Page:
Virtue signalling for Africa

I received an email from Nespresso?a few days ago. The headline asked, Can gender equality enhance the quality of your coffee?”End quote.

Of course not. How ridiculous. How on Earth could gender equality have anything to do with the quality of coffee?

But, it seems I am wrong. Or at least, Nespresso think so. Quote:

At?Nespresso, we believe that quality does not happen by chance, but by choice. We knew that advancing gender equality would have a significant impact on the coffee we produce. For this reason we invested in female agronomists to enhance the quality of your coffee, cup after cup. End of quote.

What garbage. Advancing gender equality does not make a cup of coffee taste better. Quote:

Ethiopia sure has a lot to thank their women agronomists for. They?re working with coffee farmers to improve their crops, which are now doing so well that some of the farmers have been able to move from traditional huts to better quality houses, send their children to school and buy cows, which help diversify income. With?Nespresso?s support, 37 of Ethiopia?s 105 TechnoServe-trained agronomists are now women. Not only are these remarkable women improving the gender gap, they?re an inspiration to other women. We speak to some of these coffee champions. End of quote.

Now, this is actually good news. Don’t get me wrong. I think it is great that African women are being promoted in business. This is not only good for women, but it is also good for their communities. Here are a couple of examples. Quote:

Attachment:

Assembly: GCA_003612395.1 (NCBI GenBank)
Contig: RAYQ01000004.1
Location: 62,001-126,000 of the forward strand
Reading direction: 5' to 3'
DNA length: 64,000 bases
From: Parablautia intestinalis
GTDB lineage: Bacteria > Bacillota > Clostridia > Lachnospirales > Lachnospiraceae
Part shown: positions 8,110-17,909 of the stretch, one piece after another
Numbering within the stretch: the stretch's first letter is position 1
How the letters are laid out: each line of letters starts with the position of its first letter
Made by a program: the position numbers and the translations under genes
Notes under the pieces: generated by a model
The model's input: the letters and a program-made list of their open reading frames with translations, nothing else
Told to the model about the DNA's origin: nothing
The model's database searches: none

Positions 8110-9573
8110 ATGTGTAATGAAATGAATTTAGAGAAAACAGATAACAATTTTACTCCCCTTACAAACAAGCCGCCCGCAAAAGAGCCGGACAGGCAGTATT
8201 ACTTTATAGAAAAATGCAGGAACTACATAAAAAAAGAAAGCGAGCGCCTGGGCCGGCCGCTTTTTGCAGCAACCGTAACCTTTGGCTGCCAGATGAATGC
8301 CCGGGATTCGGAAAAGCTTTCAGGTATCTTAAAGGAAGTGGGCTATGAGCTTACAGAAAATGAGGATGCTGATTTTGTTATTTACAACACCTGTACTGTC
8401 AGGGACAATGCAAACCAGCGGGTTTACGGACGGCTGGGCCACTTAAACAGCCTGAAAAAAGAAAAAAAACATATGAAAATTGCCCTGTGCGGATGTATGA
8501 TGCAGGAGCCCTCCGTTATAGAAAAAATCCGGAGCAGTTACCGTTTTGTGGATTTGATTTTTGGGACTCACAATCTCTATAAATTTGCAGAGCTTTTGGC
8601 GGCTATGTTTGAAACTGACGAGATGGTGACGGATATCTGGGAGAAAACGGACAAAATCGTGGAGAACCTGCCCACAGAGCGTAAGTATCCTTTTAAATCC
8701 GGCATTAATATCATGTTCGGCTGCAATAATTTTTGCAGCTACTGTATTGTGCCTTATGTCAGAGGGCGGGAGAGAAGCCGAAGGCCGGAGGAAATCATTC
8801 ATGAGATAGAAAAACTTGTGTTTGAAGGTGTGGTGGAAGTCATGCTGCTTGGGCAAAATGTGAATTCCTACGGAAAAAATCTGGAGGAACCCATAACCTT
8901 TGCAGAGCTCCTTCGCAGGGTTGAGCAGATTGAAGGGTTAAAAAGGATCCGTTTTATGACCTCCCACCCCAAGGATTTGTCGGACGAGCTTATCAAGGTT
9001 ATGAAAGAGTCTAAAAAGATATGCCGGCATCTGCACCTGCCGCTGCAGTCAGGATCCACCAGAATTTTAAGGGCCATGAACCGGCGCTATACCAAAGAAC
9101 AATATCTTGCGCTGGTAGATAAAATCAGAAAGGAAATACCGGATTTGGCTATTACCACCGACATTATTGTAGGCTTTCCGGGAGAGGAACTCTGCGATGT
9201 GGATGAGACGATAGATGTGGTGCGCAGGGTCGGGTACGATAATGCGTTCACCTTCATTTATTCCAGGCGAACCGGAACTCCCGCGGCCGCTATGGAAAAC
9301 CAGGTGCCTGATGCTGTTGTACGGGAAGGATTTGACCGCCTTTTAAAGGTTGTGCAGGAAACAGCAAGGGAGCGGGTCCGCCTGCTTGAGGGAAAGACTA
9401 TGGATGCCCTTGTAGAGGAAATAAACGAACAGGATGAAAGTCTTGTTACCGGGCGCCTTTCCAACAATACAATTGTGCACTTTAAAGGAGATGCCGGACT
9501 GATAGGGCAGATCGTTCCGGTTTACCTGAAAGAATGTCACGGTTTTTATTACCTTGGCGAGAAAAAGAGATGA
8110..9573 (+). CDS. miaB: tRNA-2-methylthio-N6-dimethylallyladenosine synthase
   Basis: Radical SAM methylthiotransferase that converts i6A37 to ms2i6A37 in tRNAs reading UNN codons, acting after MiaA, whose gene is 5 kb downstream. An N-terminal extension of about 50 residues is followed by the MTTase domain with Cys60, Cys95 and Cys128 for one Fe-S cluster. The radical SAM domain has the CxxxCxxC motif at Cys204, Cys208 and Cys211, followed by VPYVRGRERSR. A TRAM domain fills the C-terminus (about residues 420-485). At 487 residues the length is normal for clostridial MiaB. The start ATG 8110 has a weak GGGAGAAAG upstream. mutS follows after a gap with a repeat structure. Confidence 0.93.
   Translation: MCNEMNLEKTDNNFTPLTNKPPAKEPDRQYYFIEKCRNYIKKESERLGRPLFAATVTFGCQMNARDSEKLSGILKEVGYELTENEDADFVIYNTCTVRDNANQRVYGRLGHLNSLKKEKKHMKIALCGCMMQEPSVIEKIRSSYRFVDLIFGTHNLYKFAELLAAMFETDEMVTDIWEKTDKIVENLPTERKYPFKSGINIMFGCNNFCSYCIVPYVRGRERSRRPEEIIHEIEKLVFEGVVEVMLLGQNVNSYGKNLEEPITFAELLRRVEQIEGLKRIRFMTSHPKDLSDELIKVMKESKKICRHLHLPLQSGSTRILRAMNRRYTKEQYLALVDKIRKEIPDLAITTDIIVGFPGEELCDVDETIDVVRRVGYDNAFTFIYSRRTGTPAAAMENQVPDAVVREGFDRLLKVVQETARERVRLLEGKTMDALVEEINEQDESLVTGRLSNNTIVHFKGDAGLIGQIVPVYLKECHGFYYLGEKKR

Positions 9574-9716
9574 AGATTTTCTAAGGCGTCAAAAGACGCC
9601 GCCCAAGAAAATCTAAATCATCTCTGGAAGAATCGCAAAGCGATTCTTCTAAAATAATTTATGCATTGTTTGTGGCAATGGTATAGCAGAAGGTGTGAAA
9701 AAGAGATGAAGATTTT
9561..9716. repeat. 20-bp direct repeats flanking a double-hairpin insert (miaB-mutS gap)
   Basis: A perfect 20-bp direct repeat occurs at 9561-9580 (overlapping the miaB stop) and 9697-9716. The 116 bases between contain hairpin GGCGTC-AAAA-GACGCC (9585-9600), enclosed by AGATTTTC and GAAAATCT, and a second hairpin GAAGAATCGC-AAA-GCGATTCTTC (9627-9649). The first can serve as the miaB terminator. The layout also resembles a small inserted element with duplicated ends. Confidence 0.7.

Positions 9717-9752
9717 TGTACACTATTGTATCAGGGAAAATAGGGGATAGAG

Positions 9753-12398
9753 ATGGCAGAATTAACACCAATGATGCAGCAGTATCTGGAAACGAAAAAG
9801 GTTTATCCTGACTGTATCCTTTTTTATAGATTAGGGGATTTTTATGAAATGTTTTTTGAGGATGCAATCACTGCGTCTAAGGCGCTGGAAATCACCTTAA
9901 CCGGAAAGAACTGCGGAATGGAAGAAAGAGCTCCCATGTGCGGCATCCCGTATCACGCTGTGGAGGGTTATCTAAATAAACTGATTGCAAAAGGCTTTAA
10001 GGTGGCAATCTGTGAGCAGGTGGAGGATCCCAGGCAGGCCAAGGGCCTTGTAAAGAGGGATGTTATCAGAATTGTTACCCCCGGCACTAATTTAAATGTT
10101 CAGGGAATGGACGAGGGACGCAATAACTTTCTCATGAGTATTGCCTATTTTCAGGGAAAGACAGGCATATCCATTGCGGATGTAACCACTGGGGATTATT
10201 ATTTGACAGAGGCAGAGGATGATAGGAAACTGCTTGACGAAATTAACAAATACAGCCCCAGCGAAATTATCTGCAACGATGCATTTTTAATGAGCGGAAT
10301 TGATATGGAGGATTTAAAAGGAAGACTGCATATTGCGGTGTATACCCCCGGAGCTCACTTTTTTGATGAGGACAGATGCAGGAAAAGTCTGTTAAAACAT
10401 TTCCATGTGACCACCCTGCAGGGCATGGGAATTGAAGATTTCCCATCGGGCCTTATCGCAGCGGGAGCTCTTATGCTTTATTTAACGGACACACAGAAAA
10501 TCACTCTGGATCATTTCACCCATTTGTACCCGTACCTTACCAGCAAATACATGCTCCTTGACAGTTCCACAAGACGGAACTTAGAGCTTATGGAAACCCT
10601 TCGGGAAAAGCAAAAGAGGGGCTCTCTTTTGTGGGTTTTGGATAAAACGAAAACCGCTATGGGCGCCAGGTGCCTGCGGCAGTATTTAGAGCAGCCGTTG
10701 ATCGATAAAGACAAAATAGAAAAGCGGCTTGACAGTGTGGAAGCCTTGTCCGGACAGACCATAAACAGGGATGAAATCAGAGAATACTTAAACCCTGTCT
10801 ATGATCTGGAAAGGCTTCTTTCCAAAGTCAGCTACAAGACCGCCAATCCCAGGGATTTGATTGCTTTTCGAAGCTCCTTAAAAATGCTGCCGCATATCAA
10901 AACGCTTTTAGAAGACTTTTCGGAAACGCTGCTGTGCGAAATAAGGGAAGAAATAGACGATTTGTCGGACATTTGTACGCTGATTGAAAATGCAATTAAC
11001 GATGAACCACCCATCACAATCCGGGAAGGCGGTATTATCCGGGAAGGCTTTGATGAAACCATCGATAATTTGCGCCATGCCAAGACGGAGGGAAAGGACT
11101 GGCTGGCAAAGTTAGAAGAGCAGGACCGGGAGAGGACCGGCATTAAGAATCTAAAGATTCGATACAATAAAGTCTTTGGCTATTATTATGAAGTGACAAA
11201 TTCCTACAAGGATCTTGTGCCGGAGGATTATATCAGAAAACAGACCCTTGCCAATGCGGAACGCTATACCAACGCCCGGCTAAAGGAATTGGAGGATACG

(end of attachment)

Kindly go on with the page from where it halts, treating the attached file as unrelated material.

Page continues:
ABINET CHEBUDE, 26

One of the coffee farmers Abinet trained has earned enough to build a house that?s the envy of the local community. He also sends his children to private school.

Thanks to her salary, Abinet can send her children to private school, too. She?s also the only woman in her village who owns a motorbike, which she hires out.

ABINET DELUME, 32

All the farmers Abinet trains are now producing such fantastic coffee that their co-operative has been able to invest in community projects, including classrooms.

?It?s so satisfying,? said Abinet of her job. ?Coffee agronomy is a practical thing, where you can see the results. The farmers are satisfied and happy.? End of quote.

These are great stories, and it is very good to hear of African communities that are benefitting from the coffee they produce. It is also good to hear that the quality of the coffee being produced in these villages is so high. It is a win-win situation for everyone.

But none of this has anything to do with the fact that the agronomists are women. Most of the success is due to the fact that the agronomists are trained. They have received training from TechnoServe, an international non-profit organisation that promotes business solutions to third-world countries to help combat poverty. In Ethiopia, TechnoServe is working with Nespresso to build a coffee sector that is sustainable and profitable for local farmers.

Heartwarming stuff. Seriously, these are great stories. TechnoServe and Nespresso should be justifiably proud of their achievements. They produce great coffee too, which means it is more than a hole to pour money into in the developing world, unlike so many other projects.

Why did Nespresso have to spoil an otherwise great story by virtue signalling?

It isn’t even accurate: 37 women out of 105 agronomists is not equality. It is 35%. Not even close.

But that doesn’t matter. TechnoServe and Nespresso are helping communities in Ethiopia to help themselves, by giving training and support to take part in one of the largest industries in the world. Everybody benefits. They should be very proud of their achievements.

Enough of the virtue signalling though. It is great that some of the agronomists are women. But, the fact that they are women really does not make the coffee any better.

 

32%
×